Protest Video Saves Cop in Excessive Force Case

     WASHINGTON (CN) – Video footage disproves police-abuse claims from a woman who resisted arrest at the World Bank and International Monetary Fund protest, a federal judge ruled.
     Nicole Armbruster sued the city and Metro police officer Eric Frost after her arrest during the April 21, 2012, protest against the World Bank and International Monetary Fund.
     In her complaint, Armbruster said Frost and other cops descended on her after she tried to hurry along another protester, Nancy Munoz Wolfson, stopped in the middle of the street.
     “Officer Frost grabbed Ms. Armbruster and, assisted by several other MPD officers, pulled her over to the side of a car,” her complaint stated. “Officer Frost, without warning, then slammed Ms. Armbruster’s face into the hood of the car.”
     Armbruster denied trying to escape or resist Frost.
     “After Ms. Armbruster had been bent over the hood of the car for approximately ten seconds, not moving, Officer Frost, without warning, assisted by one or more officers, threw Ms. Armbruster to the ground, causing cuts and bruises to her face and bruises to her knee,” the complaint stated.
     U.S. District Judge Amy Jackson found Monday, however, that video recordings of Armbruster’s arrest “quite clearly contradict plaintiff’s version of the story.”
     The recordings show Armbruster’s friend was not simply standing in the street. Instead, Munoz Wolfson was being detained and struggling with police, according to the ruling.
     “Plaintiff walked into the center of the street where Ms. Munoz Wolfson was being detained and began pulling Ms. Munoz Wolfson toward her while two police officers attempted to hold on,” Jackson wrote.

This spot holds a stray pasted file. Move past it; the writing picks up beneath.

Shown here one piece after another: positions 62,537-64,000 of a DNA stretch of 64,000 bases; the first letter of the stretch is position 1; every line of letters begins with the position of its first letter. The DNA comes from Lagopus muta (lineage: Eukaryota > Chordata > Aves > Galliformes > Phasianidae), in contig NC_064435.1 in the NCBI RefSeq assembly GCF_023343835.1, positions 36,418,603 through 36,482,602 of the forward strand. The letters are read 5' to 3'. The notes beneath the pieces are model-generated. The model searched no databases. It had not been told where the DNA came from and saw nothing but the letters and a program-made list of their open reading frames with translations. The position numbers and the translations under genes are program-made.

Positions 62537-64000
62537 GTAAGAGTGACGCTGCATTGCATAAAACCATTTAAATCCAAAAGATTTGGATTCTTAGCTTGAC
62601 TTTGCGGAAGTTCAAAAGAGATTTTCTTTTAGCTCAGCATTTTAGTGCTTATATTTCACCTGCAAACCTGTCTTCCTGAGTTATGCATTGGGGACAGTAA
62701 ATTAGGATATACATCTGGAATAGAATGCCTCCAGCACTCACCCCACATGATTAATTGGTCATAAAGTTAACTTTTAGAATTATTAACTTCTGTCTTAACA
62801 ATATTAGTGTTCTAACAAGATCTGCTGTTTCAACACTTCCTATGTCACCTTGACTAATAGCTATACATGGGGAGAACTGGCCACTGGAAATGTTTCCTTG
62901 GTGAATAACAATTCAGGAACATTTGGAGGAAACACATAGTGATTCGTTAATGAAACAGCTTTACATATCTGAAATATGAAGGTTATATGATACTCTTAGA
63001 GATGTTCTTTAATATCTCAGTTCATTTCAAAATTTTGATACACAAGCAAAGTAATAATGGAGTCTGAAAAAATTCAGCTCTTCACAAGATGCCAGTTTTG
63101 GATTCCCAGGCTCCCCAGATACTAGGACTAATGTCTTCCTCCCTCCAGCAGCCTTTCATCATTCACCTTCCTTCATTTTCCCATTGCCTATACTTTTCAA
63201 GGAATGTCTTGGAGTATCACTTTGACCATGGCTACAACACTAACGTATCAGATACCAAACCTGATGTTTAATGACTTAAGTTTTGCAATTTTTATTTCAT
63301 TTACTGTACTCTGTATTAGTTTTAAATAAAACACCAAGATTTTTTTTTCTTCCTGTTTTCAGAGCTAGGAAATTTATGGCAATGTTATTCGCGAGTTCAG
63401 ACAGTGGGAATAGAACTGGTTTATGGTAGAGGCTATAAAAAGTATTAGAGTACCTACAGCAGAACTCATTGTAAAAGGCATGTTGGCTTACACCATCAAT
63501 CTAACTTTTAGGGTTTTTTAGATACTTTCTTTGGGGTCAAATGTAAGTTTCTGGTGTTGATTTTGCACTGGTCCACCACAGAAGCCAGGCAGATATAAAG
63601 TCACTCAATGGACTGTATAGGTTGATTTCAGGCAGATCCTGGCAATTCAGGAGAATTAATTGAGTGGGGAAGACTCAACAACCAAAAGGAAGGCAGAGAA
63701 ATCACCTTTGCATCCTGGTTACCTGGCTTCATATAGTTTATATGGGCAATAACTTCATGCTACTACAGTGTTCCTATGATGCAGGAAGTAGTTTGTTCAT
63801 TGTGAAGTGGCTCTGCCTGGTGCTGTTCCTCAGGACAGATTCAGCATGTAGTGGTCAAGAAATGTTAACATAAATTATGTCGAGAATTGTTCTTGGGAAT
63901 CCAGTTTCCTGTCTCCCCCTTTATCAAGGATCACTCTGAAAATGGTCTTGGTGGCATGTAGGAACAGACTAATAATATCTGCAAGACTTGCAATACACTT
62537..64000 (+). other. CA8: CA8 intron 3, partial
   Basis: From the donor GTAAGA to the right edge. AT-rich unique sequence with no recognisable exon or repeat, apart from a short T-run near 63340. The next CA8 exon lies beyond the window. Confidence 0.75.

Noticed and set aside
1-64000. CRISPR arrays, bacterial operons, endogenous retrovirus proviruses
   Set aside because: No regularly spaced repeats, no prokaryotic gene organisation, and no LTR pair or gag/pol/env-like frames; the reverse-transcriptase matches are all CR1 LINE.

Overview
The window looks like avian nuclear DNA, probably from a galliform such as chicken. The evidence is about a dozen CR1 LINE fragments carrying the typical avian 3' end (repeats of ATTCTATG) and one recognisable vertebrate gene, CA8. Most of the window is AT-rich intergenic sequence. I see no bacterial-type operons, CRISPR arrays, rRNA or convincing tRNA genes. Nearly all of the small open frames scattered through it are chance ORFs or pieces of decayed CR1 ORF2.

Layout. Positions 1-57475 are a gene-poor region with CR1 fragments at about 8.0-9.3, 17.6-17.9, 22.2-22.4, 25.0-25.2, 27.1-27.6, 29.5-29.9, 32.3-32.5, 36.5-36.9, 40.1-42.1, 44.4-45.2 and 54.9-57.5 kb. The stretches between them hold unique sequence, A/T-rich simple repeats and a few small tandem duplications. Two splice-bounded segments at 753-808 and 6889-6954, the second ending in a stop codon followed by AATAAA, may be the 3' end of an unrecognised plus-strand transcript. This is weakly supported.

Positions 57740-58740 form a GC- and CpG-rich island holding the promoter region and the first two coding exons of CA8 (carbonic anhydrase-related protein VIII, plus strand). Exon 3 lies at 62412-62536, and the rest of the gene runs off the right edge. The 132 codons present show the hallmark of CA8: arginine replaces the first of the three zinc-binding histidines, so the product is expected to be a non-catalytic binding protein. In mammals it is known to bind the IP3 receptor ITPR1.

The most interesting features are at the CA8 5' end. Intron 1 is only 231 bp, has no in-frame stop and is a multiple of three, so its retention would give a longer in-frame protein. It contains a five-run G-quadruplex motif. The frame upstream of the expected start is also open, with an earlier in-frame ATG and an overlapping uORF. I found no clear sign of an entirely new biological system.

The video shows Frost pulling Armbruster out of the fray and the two falling onto the hood of a car. Frost then pulled her off the car, keeping her hands behind her back to keep her from interfering with her friend’s detention.
     “While the complaint characterizes plaintiff as docile and cooperative, the tapes show that she struggled with and tried to escape from Officer Frost throughout the encounter,” the judge wrote. “Once she was fully upright, plaintiff immediately jerked herself away from Officer Frost and moved toward Ms. Munoz Wolfson.”
     Video also shows that Armbruster did break free from Frost, at which point police brought her to the ground and Frost placed his knee over her left arm while handcuffing her.
     “Although the videos provide obstructed views of the handcuffing and moments following, one can observe that plaintiff was able to stand up and walk with Officer Frost without any difficulty immediately after she was handcuffed,” Jackson wrote.
     The judge added: “By the time plaintiff was pinned to the ground, she had lunged, rotated, and jerked herself away from Officer Frost three times.”
     Frost used appropriate force when arresting Armbruster, and therefore will not hold Frost or the city liable for her injuries, according to the ruling.

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